This paper investigates community health workers’ negotiation between the prescribed ‘manual’ for care and the lived realities of their field, exploring how standards of public health are re-appropriated through the micro-politics of everyday practice. What inventiveness, agency and tactical manoeuvres are woven between abstract ideals and situational demands and what are the implications for our understanding of carework? Using in-depth qualitative methods, the paper investigates the practice of care amongst a cohort of fifteen community health workers, serving as antiretroviral adherence supporters in two Cape Town primary healthcare clinics. It shows community health work, as a model for care, to be complex and demanding – a composite of practices prescribed by a range of institutions with diverging interests. This onerous care manual is expected to be delivered by a cadre of lay health workers positioned at the interface between communities and clinics - with minimal training, limited resources and little authority. Within this demanding occupational terrain, careworkers have crafted space for agency and tactics. Through a series of improvisations, respondents mediate between the often-incongruent demands of patients, employers, funders, and state policy, whilst also negotiating their own self-care and aspirations for upward mobility. In a policy context that has sought to standardise, systematise and regulate carework, this practice is contrastingly inventive and adaptive. The makeshift, unplanned, and chancy nature of carework is often far from its original design, calling into question how the success of this model should be understood.
Nicoli Nattrass recently gave a Potter Talk on the topic "The Unemployment Challenge in South Africa". The video is now online and can be watched below. The Potter Talks are a series of exciting and thought provoking short lectures given by prominent academics, thought leaders, innovators and students on issues affecting civil society in South Africa, organised by the David and Elaine Potter Foundation. The goal of the talks is to inspire, educate and engage.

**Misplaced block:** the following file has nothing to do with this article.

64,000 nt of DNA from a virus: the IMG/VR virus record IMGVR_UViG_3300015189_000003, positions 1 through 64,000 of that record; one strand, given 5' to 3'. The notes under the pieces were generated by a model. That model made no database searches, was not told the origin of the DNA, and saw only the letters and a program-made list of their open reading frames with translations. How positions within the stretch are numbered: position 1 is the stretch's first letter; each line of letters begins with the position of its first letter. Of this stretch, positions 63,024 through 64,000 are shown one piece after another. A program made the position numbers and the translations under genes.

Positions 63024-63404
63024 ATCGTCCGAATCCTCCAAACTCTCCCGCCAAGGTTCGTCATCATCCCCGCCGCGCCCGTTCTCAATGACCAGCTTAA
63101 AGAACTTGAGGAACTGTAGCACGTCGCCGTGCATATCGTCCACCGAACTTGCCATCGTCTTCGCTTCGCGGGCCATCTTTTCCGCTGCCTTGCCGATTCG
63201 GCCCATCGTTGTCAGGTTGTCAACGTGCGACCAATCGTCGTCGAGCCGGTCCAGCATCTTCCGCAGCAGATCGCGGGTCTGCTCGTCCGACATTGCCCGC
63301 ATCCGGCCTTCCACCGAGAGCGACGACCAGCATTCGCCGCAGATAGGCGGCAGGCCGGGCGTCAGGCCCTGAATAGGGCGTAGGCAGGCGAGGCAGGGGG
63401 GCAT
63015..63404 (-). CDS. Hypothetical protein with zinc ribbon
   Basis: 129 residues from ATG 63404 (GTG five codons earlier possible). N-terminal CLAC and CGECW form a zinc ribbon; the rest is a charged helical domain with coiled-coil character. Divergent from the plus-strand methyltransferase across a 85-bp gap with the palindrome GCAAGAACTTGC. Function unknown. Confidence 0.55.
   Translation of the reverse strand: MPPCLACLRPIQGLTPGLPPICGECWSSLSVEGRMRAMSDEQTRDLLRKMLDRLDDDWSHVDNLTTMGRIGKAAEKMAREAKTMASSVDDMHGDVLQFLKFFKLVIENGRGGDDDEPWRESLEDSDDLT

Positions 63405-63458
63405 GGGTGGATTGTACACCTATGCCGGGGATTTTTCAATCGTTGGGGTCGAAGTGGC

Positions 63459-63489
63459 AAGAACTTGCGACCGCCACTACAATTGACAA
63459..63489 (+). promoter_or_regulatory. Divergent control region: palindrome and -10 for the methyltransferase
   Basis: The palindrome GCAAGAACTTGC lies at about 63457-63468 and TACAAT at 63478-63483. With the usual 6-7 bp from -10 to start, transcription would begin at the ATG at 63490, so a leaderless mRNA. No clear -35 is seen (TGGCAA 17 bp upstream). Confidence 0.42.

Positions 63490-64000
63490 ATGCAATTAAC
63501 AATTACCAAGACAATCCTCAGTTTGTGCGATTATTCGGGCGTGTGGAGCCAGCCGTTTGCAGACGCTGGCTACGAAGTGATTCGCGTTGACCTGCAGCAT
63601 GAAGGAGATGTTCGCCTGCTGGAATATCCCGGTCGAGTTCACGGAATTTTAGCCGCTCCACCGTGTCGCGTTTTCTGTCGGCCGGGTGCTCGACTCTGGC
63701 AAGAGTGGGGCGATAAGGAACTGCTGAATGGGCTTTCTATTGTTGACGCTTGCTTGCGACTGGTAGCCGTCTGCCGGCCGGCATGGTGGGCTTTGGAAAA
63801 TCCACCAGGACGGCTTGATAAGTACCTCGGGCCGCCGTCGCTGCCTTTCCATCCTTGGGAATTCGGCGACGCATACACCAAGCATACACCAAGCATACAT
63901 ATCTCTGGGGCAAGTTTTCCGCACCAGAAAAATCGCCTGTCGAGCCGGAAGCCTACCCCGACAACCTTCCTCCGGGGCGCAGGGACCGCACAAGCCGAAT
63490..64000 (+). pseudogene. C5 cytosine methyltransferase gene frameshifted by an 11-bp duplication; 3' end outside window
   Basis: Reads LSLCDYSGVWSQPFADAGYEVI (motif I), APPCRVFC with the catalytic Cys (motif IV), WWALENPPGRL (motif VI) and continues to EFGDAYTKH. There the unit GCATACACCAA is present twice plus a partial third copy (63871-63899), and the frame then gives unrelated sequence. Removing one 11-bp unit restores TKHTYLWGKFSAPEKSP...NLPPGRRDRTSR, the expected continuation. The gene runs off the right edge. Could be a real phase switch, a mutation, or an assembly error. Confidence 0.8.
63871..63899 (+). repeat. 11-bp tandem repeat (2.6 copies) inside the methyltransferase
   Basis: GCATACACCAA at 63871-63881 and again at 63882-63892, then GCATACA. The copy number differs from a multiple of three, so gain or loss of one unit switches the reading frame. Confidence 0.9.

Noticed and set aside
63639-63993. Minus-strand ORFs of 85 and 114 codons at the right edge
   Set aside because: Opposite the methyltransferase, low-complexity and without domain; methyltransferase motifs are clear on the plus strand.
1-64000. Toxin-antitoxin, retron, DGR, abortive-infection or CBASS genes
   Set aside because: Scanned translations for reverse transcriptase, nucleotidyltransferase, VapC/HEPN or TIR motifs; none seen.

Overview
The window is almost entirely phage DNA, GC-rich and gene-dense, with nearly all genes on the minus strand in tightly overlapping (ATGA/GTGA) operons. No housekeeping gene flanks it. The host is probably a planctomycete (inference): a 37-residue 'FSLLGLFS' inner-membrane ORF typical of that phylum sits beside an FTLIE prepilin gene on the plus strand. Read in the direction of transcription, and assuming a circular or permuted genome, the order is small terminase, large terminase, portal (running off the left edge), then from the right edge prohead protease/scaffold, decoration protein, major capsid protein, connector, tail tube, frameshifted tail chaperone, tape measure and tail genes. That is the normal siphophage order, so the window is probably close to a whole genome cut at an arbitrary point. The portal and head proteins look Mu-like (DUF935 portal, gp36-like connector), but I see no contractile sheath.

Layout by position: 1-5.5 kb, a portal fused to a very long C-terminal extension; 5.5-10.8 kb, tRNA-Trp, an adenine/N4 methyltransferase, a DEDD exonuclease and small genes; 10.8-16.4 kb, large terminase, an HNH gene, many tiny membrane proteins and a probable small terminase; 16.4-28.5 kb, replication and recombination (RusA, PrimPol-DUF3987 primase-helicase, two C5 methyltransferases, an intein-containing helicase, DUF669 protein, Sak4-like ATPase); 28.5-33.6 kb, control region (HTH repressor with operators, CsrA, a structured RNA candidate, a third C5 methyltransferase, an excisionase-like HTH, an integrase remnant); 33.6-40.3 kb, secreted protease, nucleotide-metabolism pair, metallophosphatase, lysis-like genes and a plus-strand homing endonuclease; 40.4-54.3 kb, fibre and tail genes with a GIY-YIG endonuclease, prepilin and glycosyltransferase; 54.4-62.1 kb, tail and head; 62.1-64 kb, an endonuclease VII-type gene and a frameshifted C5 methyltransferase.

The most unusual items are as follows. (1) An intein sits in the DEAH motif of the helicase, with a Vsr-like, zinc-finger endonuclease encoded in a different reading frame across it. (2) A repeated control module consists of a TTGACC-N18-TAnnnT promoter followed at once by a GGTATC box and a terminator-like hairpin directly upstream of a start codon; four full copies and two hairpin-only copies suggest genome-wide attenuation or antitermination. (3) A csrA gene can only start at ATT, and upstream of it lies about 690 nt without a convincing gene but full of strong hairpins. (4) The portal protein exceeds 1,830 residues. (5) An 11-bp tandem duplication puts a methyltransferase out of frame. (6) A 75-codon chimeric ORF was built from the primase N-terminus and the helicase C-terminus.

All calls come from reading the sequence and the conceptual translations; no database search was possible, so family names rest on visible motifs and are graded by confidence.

CSSR researchers have conducted considerable cross-national research on spending on HIV and AIDS, including Matthew MacDevette's CSSR Working Papers numbers 294 and 297 (both 2011) and Nicoli Nattrass's letter (written with Greg Gonsalves) in Science (in 2010). Sarah Harper's new study of "The Fungibility of Aid Earmarked for HIV/AIDS Control Programs", published online in World Development, shows that donor funding on HIV and AIDS is generally not fungible, i.e. increased donor funding for HIV-AIDS programmes has generally not led to domestic governments in Africa and elsewhere switching their own funds to other programmes.
ASRU PhD student Eduard Grebe last week presented research results and reflections on the state of global AIDS advocacy at two events in Switzerland. On 17 April he presented a paper titled "The challenge of transnational prevention and treatment advocacy in an era of resource constraints and shifting global priorities: Reflections from South Africa" at the 2012 aidsfocus.ch conference in Berne under the theme "HIV, AIDS and Advocacy. Bringing about change in policies and practice". His comments focused on the challenges faced by the treatment access movement in the face of a backlash against AIDS-specific funding, a severely constrained financial environment (with industrialised countries reducing their contributions to global AIDS efforts), turmoil at the Global Fund and a shift in attention to other challenges like climate change.